Writing large checks may not be unusual among HBS students, but a select group has found a way to write checks that make a difference to the Boston community.bankrolled by the nation’s only MBA student-run foundation.
These students spent the fall term assessing grant applications from local nonprofit organizations on behalf of the Harbus Foundation, a public charity affiliated with the Harbus Newspaper. The Foundation’s three Venture Philanthropy grantmaking teams selected organizations to receive a $10,000 grant and have dedicated the winter term to completing a consulting project for their recipient organization. The foundation’s four regular grantmaking teams are still assessing potential recipients and will make their award decision in the next month.
The team composed of Marissa Dent (NF), Geoff Marietta (NH), Jill Regen (NJ), Kristen Keenan (ND), and Amiko Glasford (NC) selected Friends of Boston’s Homeless for their $10,000 grant. The team initially determined that it wanted to select an organization with a focus on education, however they chose to define that in less traditional ways by selecting the educational segment of an organization whose broader mission focused on serving Boston’s homeless population. The team’s shift in focus stemmed partly from a desire to serve a demographic that had received little support from the Harbus Foundation in the past, and, as Dent explains, “we felt that the management team was highly competent and excited for our help.”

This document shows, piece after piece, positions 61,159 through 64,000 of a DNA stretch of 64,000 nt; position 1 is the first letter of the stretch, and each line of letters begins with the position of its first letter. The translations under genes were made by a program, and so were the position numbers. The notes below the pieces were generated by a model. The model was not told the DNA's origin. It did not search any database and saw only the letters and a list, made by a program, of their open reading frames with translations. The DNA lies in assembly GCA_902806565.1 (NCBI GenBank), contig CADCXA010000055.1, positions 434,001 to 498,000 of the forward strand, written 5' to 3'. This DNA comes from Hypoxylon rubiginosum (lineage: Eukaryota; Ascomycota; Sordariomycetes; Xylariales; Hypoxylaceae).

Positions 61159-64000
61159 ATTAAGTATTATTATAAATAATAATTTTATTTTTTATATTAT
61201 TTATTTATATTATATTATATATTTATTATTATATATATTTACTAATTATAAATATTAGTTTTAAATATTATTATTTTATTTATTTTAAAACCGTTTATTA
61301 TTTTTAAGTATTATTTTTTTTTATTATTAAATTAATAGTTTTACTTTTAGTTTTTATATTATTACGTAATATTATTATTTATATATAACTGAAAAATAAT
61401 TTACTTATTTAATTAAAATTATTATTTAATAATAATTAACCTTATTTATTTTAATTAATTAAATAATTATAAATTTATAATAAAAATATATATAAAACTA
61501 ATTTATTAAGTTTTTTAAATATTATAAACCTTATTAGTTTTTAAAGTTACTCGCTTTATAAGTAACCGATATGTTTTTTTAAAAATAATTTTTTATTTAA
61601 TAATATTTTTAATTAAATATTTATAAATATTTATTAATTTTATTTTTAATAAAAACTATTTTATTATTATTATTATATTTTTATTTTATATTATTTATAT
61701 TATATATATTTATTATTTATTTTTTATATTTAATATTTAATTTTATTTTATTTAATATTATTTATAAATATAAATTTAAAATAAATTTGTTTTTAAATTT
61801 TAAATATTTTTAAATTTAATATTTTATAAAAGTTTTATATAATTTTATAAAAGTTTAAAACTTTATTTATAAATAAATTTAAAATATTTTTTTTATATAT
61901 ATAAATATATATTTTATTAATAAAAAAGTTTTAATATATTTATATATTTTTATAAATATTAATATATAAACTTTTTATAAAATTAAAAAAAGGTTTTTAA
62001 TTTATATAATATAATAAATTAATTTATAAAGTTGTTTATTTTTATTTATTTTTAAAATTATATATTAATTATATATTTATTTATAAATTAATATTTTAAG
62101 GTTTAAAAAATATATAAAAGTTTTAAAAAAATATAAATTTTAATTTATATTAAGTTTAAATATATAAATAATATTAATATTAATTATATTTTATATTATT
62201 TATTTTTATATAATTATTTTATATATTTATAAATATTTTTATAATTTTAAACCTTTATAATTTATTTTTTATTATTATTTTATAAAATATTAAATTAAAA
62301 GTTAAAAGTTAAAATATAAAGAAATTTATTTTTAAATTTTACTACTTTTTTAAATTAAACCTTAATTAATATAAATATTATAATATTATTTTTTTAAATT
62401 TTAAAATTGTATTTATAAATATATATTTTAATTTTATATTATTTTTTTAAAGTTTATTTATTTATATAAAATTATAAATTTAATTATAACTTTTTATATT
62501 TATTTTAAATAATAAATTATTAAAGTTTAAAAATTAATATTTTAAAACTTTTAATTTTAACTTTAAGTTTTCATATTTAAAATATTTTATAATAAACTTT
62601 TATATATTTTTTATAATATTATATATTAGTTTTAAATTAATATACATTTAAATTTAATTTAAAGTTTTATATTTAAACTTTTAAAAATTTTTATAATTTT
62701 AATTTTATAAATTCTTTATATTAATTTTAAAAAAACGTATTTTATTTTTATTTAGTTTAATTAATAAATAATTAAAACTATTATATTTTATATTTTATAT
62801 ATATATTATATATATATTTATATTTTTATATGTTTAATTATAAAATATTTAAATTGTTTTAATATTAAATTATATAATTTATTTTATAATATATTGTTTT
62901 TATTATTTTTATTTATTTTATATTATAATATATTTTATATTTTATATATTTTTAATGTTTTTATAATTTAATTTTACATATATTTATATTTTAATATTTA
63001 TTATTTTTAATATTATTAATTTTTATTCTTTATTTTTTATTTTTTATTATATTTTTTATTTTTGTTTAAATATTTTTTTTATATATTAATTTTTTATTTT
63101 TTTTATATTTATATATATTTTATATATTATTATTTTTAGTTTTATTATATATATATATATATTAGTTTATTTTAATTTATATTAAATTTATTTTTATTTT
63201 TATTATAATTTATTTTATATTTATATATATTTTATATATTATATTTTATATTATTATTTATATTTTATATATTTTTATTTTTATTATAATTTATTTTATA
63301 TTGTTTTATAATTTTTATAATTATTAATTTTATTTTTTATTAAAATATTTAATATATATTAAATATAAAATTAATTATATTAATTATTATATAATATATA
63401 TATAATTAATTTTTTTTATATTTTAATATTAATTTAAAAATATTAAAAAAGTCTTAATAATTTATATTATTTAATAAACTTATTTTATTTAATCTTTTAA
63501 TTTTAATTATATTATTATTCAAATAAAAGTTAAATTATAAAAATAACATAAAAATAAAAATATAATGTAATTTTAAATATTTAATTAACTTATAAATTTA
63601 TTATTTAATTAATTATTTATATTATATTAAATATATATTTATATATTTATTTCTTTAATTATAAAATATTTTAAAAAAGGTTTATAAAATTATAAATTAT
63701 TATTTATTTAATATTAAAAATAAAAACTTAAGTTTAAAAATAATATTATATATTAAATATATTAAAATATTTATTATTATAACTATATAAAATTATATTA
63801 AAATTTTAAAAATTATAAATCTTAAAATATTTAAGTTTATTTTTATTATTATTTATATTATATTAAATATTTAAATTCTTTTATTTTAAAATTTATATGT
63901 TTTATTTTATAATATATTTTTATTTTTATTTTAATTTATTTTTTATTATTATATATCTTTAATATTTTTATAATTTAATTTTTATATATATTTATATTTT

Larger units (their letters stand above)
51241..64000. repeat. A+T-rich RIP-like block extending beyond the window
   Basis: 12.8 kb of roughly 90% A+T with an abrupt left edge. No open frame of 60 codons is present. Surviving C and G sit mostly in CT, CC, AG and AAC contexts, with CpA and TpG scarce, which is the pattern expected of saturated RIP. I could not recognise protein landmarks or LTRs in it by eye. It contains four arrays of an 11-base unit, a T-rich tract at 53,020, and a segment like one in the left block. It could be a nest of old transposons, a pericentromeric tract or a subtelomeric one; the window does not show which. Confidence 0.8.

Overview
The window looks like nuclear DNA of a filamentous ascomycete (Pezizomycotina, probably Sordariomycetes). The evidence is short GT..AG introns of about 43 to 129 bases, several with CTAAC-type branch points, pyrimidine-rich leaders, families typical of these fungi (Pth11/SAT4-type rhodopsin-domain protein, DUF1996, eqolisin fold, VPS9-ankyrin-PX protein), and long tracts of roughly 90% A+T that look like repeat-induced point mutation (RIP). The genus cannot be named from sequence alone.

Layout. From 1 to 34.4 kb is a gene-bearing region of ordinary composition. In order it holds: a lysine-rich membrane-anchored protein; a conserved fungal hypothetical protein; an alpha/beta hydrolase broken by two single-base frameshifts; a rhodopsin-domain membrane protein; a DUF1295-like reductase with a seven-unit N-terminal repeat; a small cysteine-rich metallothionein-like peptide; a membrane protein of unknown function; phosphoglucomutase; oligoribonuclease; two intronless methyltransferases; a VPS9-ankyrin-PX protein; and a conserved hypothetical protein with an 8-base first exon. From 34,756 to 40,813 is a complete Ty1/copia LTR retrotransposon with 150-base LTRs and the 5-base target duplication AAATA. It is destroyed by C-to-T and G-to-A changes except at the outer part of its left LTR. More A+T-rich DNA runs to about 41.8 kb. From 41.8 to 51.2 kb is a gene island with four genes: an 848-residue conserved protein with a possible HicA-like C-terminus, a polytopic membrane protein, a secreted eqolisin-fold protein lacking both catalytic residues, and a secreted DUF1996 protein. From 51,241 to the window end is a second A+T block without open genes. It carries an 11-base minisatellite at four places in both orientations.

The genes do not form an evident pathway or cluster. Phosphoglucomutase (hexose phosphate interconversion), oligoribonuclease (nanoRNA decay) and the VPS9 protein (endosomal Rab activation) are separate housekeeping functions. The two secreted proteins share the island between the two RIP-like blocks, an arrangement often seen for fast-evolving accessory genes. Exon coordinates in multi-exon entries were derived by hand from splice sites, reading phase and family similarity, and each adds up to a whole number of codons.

The team now embarks on a project to determine how FOBH might establish its food service job training program as a revenue-producing catering company. Mariann Bucina, Executive Director of FOBH describes the impact that the project will have: “one of our most critical needs is to create independent revenue to supportÿour highly successful programs. The grant and consulting services from Harbus Foundation will most certainly help us achieve this goal.”
Another team, composed of Arijit Roy (NB), Will Thomas (OC), Fay Xing (NJ), and Jeff Brewer (NB), will focus their consulting skills on helping an organization expand. Their selected grant recipient, Reach Out and Read (ROR), wants to serve a larger geographic region so the team will develop an expansion plan. To assess applications they received for their grant the team developed and used a “total quality” framework. After evaluating applications and conducting site visits, “we were deeply impressed by the ability of ROR to have an impact,” says Roy.
Two Venture Philanthropy grants were awarded to education organizations. The second went to Boston Renaissance Charter School, a public school open to all Boston school aged children. The grant was given by Graham Davis (NG), Christopher Kim (NA), Sunru Yong (NC), Sandi Shulman (NG), and Shannon Music (NG).